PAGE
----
Latest posts by Josh Nixon (see all)
- Metalise Mar/Apr – Top 7 Albums To Listen To Right Now + all the gig goodness - February 23, 2020
- Metalise Feb/Mar – Pod People return, Mental Cavity surge, Metal meets The Simpsons + A massive month of remarkable metal at The Basement - January 28, 2020
- Metalise January – Punknats, Okilly Dokilly, The Neptune Power Federation, Download + more - December 20, 2019
Jared Warren (bass and vocals) and Coady Willis (drums) are Big Business. A two-piece from Seattle, Washington who formed in 2003 and have steadily delivered a slew of EPs and now, courtesy of Joyful Records and Gold Metal Records, deliver their sixth full length record The Beast You Are.
Their second album Here Come The Waterworks was a bone fide mid ’00s classic and saw them join legends The Melvins for the Nude With Boots record and subsequent tour. Til then the band’s core of bass and drums and Jared’s powerful upper register vocals set the tone for their sound and they seemed to do no wrong.
In 2009 they changed the formula and added a guitar for Mind the Drift which polarised many with its departure from a sound that was too metal for punk fans and too punk for metal fans, arriving at something a little more slow burning with songs that leaned toward quirky territory. I still loved that album and reviewed it for BMA at the time.
They added a second guitarist for 2013’s Battlefields Forever announcing, with their tongue-in-cheek sense of humour, that they’d become a “power quartet”. In 2016 they returned to their two piece roots for Command Your Weather, and here we are.
The whole journey sees the band come as close to their Here Come The Waterworks as they’ve gotten in the 12 years since its release. The vibe and delivery is the most refined Big Business has been following a decade of experimentation.
The addition of a Mellotron for this album influenced the songs by the way of looping. When I heard about that approach, I thought it would be limiting the freer spirit of two very dynamic musicians.
What it does instead is give Coady space to tell a story with his drums, with ever interesting variations and the hard hitting delivery that you’ve come to expect from one of the few drummers on earth that could pull off not just working with Dale Crover, but accentuating a master drummer’s work.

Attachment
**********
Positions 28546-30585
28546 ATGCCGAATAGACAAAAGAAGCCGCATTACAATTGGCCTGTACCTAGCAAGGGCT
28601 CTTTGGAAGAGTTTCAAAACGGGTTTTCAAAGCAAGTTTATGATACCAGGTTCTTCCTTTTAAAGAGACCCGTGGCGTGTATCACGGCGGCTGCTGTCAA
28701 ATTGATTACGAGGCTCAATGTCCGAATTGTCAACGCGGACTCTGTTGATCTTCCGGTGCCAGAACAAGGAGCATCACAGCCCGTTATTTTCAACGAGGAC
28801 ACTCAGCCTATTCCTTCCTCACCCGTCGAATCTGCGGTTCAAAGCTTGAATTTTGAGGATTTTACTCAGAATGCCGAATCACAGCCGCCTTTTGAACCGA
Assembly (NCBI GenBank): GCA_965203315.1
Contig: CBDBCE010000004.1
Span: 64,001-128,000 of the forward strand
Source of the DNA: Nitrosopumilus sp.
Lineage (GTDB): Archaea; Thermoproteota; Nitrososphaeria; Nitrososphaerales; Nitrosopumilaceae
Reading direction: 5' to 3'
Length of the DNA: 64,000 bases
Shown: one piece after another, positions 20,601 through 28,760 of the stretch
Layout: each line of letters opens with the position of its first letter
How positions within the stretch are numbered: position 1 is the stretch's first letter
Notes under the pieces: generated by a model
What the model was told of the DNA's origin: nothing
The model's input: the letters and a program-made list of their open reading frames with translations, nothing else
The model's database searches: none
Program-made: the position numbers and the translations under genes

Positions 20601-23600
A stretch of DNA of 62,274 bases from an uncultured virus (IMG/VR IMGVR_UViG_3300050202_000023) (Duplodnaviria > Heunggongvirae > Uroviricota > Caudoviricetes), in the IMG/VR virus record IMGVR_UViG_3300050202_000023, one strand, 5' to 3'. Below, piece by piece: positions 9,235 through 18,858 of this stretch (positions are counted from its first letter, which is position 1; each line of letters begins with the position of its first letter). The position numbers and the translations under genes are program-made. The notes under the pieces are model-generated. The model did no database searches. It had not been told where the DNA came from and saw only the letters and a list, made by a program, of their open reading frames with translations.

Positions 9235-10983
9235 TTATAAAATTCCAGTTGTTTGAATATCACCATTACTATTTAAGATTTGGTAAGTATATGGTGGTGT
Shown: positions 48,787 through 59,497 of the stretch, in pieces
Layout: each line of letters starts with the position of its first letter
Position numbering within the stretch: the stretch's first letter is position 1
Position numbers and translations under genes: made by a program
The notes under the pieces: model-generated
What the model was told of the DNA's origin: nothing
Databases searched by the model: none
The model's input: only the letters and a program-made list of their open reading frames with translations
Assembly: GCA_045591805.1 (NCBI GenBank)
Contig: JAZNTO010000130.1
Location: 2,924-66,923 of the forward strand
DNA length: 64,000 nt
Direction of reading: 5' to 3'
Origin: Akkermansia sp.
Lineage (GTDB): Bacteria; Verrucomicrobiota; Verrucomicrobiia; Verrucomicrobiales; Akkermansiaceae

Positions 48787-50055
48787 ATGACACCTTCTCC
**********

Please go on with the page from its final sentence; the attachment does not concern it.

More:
The band’s understated humour comes through in disturbing ways in the loops which give a sinister and slight drag time that add a psychedelic vibe. Bass sounds are primarily ripping and huge, and the vocals have that unmistakeable Warren delivery.
The material is sludgier than the last couple of records, but with less members it’s a tight, well delivered melodic sludge as opposed to the loose feedback soaked NOLA type. Abdominal Snowman kicks off and exemplifies this sound across the 13 new songs on offer here.
None of which never outstay their welcome, with a total running length of 44 minutes. There’s a few minute-ish long loops that break the songs up with some interesting musical ideas that aren’t tacked on, despite the risk of their presence feeling that way.
Heal The Weak might be the pick of the album for me, with its fantastic dynamics, from a crushingly epic opening riff, a really well placed quieter chorus section, and genius application of sleigh bells to see the songs way back into epic stomp territory.
Dynamic song selection works so well in the album space; the aggressive Bright Grey gives way to what I would argue is the best application of the Mellotron on the record with the disturbing stomp of Time and Heat giving way to the sinister bowed loop that runs through The Moor You Know.
Any time the pace slows, Coady can be relied upon to bring a big tom drum riff to pick up the energy, and as mentioned previously, he really seems to have a great time on this album. Check El Pollo for example.
Last Family furthers the case for catchy melodies having a strong place in sludge rather than relying on just crushing riffs to be effective. The great Under Everest brings the sleigh bells back for a quieter, almost Beach Boys inspired melodic ballad that evokes an unavoidable Christmas vibe.
Let Them Grind closes proceedings with an epic heavy banger that has such a killer last riff section that it must have been a natural and inevitable choice to close the record.
If you haven’t been back to Big Business for a while, it’s time to check in. They’re in great form, and their unique formula, while well understood at this point of their careers, is feeling fresher than ever. Here’s hoping some whispers of an Australian tour eventuate; I’d love to cop this material live.